Growing up in a War Zone
In the Guardian, Michael Howard reports from Baghdad about the emotional toll the war is taking on Iraqi children. After describing a game in which a young boy is pulled from a toy car by a group of make-believe insurgents who then pretend to slit their playmate's throat, Howard writes:
Abdul-Muhammad and his five younger brothers, aged between six and 12, should have been at school. But their mother, Sayeeda, like thousands of parents in Iraq's perilous capital city, now keeps her boys at home. Three weeks ago, armed men had intercepted their teacher's car at the school gates, then hauled him out and slit his throat. Just like in their game.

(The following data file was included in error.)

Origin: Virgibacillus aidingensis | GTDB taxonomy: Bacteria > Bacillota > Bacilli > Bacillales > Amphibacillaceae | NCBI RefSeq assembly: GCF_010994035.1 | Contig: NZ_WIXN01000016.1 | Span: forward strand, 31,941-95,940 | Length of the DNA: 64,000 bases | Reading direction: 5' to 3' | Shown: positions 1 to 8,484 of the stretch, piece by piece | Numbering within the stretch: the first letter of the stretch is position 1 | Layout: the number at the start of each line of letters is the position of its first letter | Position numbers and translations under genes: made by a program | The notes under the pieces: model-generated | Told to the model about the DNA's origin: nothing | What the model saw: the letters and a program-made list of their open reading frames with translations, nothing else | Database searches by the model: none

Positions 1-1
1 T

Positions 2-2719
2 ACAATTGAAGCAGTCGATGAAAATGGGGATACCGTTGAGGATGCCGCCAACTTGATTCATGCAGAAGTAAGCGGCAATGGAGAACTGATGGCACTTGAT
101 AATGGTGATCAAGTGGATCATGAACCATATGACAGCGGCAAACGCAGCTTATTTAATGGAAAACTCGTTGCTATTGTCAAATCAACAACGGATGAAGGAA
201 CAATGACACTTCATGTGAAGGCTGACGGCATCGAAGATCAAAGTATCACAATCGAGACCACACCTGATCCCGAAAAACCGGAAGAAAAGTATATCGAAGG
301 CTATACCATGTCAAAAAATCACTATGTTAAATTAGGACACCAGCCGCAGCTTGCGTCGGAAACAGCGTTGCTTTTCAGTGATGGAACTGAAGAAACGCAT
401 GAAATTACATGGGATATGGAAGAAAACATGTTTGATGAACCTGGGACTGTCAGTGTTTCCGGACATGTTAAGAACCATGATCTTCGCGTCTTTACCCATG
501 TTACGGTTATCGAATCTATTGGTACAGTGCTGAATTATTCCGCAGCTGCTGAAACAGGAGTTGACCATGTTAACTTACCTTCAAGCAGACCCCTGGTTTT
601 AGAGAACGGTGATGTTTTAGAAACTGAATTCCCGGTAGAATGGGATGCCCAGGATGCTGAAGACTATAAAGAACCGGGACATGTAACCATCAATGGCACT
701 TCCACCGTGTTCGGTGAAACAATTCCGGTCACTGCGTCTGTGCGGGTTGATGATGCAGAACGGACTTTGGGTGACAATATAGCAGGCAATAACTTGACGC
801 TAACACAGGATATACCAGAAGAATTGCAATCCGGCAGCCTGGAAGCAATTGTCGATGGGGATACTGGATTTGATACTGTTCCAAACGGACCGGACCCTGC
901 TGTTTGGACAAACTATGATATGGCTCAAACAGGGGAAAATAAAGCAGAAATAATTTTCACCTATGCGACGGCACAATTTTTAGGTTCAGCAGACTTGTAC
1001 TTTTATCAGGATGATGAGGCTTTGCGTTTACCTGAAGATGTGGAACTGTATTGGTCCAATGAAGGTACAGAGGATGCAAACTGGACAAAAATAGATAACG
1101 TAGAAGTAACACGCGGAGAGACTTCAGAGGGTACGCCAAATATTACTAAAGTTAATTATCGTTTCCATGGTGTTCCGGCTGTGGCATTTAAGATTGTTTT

"That day they came home and they were changed because of the things they'd seen," said Sayeeda as she ladled rice into the boys' bowls. "The youngest two have been wetting their beds and having nightmares, while Abdul-Muhammad has started bullying and ordering everyone to play his fighting games. I know things are not normal with them. My fear is one day they will get hold of real guns. But in these times, where is the help?"